The proceedings concerned applications in relation to a two year old child, AW. The child was the subject of care and placement orders made in September 2012, which allowed her to be placed for adoption.
The mother’s solicitors intended to apply to revoke the placement order on the basis that the parents could demonstrate a significant change in circumstances which had resulted in the Local Authority agreeing that the parents’ youngest child, AW’s sibling, could remain in their care.
The application to revoke the placement order was prepared in draft form and served on the Local Authority on 7th December 2012. Subsequently, the mother’s solicitors wrote to the Local Authority seeking a response to their application on 4 separate occasions with no response until 4th April 2013.
In their response the Local Authority confirmed that the child AW has been matched with Mr. and Mrs. A on 2nd April 2013 and would be placed within the week. As a result, the mother’s legal team issued their application on 8th April 2013 and wrote to the Local Authority requesting that the child not be placed until the outcome of the hearing was known. Despite this the child was placed with Mr. and Mrs. A on 10th April 2013.
Consequently, the South London Family Proceedings Court upon hearing the parents’ application on 18th April 2013 determined that there was no jurisdiction to proceed with the application as the child had already been placed with adopters.
In light of these events, the parents indicated that they would seek judicial review of the decision to place AW. In order to avoid costly and time consuming judicial review proceedings the Local Authority made an application for the revocation of the placement order on the basis that this would enable a substantive hearing of the merits of the parents’ case.
The Local Authority’s application was listed before Mrs. Justice Pauffley for a hearing in July 2013. Creighton and Partners were asked to represent the adopters, Mr. and Mrs. A in these proceedings.
At this hearing the Judge gave a strong indication that she was keen be seen to be fair to the parents given the troubling chronology of the case in which the parents’ attempts to challenge and discharge the placement order had been thwarted by the actions of the Local Authority. That application was therefore listed for a three day substantive hearing in August 2013; in order to afford the parents an opportunity to properly put their case to the Court.
This placed our clients in an exceptionally difficult position and they were understandably very distressed that the placement of AW in their care which they considered to be a permanent one was put at great risk by the Local Authority’s application.
Despite their distress, Mr. and Mrs. A remained committed to adopting AW and we acted swiftly in preparing and issuing our application for an Adoption Order to ensure that the Court could consider this alongside the application for revocation of placement order.
At the hearing in August 2013 our Counsel argued that to permit the Local Authority’s application to proceed would be contrary to parliament’s intention and would set a worrying precedent which would have serious consequences for adopters.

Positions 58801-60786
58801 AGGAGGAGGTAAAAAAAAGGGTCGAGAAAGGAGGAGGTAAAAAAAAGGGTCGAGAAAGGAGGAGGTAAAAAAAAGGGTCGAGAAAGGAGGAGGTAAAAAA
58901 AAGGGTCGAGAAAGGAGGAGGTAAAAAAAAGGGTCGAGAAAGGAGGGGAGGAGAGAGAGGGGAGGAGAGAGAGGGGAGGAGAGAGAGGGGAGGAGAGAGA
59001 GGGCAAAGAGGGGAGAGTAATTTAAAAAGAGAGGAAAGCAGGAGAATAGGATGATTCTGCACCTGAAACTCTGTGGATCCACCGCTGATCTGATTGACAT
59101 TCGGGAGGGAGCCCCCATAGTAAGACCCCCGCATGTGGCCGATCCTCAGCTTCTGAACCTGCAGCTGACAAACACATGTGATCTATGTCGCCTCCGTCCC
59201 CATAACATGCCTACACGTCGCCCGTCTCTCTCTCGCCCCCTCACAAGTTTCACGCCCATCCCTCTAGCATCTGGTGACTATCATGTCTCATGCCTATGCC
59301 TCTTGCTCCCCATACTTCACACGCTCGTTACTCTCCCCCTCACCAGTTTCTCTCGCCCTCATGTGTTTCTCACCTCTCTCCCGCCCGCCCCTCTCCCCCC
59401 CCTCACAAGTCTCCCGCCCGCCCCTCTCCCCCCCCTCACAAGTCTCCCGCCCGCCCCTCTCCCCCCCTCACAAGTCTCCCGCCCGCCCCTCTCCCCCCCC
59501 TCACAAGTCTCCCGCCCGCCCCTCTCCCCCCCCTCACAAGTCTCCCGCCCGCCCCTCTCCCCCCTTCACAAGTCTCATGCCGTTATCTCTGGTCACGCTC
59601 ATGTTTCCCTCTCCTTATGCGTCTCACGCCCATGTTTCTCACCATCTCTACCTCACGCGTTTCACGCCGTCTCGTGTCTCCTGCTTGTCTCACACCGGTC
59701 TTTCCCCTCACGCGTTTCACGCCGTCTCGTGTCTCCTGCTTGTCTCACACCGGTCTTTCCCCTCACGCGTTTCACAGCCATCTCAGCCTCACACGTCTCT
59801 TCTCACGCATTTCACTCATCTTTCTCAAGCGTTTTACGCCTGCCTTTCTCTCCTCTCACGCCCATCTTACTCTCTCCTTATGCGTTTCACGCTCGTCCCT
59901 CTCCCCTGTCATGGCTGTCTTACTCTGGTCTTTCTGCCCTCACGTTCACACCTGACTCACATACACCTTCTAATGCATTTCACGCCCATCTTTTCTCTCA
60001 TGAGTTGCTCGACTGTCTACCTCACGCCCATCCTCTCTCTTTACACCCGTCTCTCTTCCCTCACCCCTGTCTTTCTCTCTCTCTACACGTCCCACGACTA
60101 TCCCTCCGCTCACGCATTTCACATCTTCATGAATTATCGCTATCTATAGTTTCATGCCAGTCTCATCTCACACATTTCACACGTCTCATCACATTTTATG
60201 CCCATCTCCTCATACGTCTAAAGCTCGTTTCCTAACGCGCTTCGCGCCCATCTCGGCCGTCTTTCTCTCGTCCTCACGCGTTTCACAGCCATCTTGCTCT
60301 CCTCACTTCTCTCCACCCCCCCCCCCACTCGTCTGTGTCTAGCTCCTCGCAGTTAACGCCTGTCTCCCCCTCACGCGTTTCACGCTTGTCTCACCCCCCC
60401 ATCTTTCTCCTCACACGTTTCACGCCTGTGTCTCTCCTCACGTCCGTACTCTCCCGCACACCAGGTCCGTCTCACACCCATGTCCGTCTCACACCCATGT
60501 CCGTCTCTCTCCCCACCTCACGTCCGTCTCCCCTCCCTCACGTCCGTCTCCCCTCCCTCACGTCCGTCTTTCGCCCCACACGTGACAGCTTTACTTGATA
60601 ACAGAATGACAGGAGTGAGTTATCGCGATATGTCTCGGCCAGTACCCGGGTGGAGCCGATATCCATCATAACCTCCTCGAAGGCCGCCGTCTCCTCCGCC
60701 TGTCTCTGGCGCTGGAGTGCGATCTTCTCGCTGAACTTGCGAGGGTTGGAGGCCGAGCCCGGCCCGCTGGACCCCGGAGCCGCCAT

This is because section 24 of the Adoption and Children Act 2002 states that parents seeking to revoke a placement order must first obtain the leave of the Court. Such a requirement is not needed where the Local Authority is applying for an order, accordingly the parents in this case would be permitted to proceed to a substantive hearing of their case without first satisfying the Court that leave should be granted.
As an alternative, our Counsel invited the Court to consider the parents’ case in the context of an application for leave to oppose the adoption (an option which was now available to the Court by virtue of our application). This argument was attractive for a number of reasons. Firstly it avoided the legal fiction of allowing an application for which the applicant offered no supporting evidence and, in fact, invited the Court to dismiss their application. Secondly it allowed the parents a chance to properly put their case without being disadvantaged as it was noted that the tests for leave to revoke a placement order and leave to oppose adoption are very similar in that both applications require the parents to demonstrate that a significant change in circumstances has occurred.
Most importantly by moving away from the Local Authority’s original application the Court could avoid setting a precedent which could have an unsettling effect for future adoptive placements. After all, how could future adopters be confident that they would not find themselves in a similar situation, facing the great uncertainty and distress of legal proceedings, if a precedent was set in this case?
This argument had a further benefit for our clients as it meant a speedier resolution to the legal proceedings and the quicker progression of their adoption of AW as even if the application to revoke the placement order had been refused our clients would have had to face further uncertainty as the parents would still have been permitted to challenge the adoption order.
Pauffley J was happy to adopt the approach suggested by our counsel and at the conclusion of the proceedings held that the parents’ application for leave to oppose the adoption be refused on the basis that the parents failed to demonstrate the requisite significant change in circumstances and that AW’s overwhelming need was to remain with our clients and to become their adopted child. In making her judgment Pauffley J described Mr. and Mrs. A as a “superlative” couple and was impressed by their commitment to and care of AW.
A full copy of the judgment is available here.